Speaking of spells; I feel like Grimrock 2 made the magic system both worse and better. It's worse because it felt like experimenting with spells in the first game was more fun and consistent. You'd combine runes together and, with the right combinations, make a spell. The game would even give you certain scrolls like “Fire Shield” but would never teach you Shock Shield, but you could figure out Shock Shield yourself by just using the same runes with Air instead of Fire with the runes. That bit was extremely cool. Grimrock 2 adds a few very cool new spells, by no means are they bad, but I liked the first game's method of clicking runes to prepare spells with casting over the second game's dragging a path along the runes, mostly for the same reason.

The problem with magic in Grimrock, especially Grimrock 2, is an almost complete lack of utility spells. Besides Light which you are using constantly, the only other really good ones are the shielding spells and invisibility. Invisibility is really good by the way, not complaining, but I cannot BELIEVE this game has so much underwater stuff, but there is no water magic spell that grants water breathing? Or water walking? What the fuck?!

So here comes the biggest negative complaint- I think Grimrock 2 was a bit rushed. I don't have any evidence to support it, but I honestly feel like it was just judging from the stat of the game. Why do I think that? Two reasons. Firstly, the pyramid area is missing a boss. Now don't get me wrong, the “reveal” at the end of the pyramid that just dumps you into that desert with hundreds of mummies was great, in fact it felt like a cutscene and I actually dropped my guard for a bit until realizing it was time to play, but in general the fact we didn't fight what pharaoh you stick two keys into at the end of the pyramid was a bit of a letdown. The same also applies to the magma golems. You fight two magma golems against the “final showdown” on top of Castle Nex, and then you're forced to fight two in the desert (for the true ending) and it feels a bit like treading the same ground again. I think having an actual boss here at least- maybe a sandworm or one fire golem creature, would have worked well. Though the enemy gauntlet with the mummies was too good to pass up.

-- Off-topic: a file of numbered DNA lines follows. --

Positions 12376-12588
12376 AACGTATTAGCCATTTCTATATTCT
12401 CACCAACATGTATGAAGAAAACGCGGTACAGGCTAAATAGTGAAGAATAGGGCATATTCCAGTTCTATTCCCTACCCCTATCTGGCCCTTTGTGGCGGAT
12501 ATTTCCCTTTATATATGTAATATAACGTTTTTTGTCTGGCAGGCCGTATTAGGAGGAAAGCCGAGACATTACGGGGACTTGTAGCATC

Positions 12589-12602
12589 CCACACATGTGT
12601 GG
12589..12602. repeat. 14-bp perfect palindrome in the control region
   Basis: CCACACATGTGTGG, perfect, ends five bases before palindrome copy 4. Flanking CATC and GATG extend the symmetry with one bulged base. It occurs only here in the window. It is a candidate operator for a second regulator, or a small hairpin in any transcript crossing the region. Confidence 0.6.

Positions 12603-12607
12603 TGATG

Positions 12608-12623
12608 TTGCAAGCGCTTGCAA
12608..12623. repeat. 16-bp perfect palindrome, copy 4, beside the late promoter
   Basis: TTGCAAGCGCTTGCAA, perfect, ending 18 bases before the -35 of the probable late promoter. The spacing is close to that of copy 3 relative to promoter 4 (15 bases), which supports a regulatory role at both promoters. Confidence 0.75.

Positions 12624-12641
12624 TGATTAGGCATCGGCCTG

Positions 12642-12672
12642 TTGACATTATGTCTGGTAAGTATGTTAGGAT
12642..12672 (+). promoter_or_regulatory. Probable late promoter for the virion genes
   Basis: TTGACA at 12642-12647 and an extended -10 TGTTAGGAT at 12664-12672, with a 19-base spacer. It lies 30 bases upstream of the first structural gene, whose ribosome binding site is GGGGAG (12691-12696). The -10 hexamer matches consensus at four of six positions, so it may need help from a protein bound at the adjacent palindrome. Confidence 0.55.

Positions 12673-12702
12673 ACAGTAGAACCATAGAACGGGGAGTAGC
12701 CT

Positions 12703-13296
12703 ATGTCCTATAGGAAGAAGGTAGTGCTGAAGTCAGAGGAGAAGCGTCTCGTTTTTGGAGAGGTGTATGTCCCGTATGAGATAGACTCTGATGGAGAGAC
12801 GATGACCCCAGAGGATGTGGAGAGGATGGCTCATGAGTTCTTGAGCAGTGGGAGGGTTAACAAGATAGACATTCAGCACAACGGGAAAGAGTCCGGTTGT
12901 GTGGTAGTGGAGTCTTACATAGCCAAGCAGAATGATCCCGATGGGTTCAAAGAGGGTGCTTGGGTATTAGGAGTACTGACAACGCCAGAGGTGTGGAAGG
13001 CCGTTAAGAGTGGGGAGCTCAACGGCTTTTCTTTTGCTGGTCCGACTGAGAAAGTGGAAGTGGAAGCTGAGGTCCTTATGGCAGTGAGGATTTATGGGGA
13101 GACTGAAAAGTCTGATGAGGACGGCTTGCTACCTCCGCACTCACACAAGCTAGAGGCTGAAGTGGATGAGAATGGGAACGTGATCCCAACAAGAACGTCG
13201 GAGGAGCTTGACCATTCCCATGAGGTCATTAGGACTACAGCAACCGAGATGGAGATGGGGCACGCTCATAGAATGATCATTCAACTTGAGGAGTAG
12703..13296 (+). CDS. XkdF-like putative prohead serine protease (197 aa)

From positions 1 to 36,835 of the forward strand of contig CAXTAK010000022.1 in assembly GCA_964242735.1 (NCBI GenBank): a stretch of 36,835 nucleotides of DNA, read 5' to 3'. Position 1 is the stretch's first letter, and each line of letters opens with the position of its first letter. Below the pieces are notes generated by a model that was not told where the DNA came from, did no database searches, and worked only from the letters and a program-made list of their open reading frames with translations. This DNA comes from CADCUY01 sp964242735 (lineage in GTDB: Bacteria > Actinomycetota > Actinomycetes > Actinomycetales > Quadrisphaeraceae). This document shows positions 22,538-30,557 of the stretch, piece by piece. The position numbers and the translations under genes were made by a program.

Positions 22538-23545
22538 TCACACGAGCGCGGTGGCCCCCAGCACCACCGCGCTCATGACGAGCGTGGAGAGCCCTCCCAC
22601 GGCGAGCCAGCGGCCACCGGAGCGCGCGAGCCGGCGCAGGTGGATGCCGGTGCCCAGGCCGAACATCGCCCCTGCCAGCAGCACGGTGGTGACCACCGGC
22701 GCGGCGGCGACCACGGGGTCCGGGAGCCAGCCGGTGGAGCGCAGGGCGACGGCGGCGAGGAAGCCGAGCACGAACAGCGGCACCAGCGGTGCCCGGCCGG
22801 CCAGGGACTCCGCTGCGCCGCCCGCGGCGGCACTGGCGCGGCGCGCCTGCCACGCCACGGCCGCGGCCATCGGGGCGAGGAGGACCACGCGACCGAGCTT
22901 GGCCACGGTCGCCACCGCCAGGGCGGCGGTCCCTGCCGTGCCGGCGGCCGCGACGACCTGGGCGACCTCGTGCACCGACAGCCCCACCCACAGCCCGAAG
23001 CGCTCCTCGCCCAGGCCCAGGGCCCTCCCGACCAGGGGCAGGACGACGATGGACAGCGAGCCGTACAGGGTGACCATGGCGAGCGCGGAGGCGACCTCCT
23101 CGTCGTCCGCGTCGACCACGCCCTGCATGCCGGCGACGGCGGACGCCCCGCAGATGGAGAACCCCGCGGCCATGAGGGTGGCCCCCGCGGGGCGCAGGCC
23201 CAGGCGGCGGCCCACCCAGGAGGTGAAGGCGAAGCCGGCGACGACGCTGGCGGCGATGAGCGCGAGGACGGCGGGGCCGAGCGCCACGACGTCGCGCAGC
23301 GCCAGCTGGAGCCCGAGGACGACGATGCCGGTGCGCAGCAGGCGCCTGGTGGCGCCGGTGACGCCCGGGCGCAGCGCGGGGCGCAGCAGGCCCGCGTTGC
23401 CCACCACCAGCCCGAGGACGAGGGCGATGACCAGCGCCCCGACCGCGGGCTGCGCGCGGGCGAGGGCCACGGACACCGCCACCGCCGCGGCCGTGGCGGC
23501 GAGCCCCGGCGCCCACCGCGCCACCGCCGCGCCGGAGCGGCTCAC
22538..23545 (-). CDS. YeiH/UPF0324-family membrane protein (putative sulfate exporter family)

Another reason why I think it was a bit rushed is the lack of enemy variety in some areas of the game. Castle Nex, for example, is kind of short and only really has one unique enemy type- the Dark Acolytes. These guys remind me of the Goromogs from the first game, but they aren't quite as imposing. The Goromogs could open doors, which was a unique thing they could do, and cast spells. The Dark Acolytes are kind of cool just by how silently they appear, I am not ashamed to admit they made me jump pretty hard when they appeared while I was trying to solve the library puzzle.

The Final Bosses
This is going to be the biggest nitpick of all; and also even more spoilery. If you still haven't played the games and are just reading this far anyway, then by all means this is your last warning.

Grimrock one and two both had amazing final bosses. I can't stress enough how good they are. They are also so good for different reasons.

You see, bosses in Grimrock 2 are a full spectacle. They have a health bar and a name, often having unique attacks or (more commonly) spawning in with a bunch of minions to make the fight tougher. The true final boss in Grimrock 2 begins after you've already gotten all five elemental essences, unlocked the secrets of the island, and it's a pretty tough fight. At first, you battle the trickster, a recurring enemy you fight throughout the game. I love the Trickster. He's annoying and his AI is perfect at manipulating and keeping up with the player in the grid and semi-turn based nature of combat. After reducing the Trickster's HP down to zero, he suddenly swaps in place with the Island Master, who is revealed to have been the trickster the entire time. This is somewhat spoiled if you get the first ending, since you see the Island Master is still alive after you defeat him on top of Castle Nex.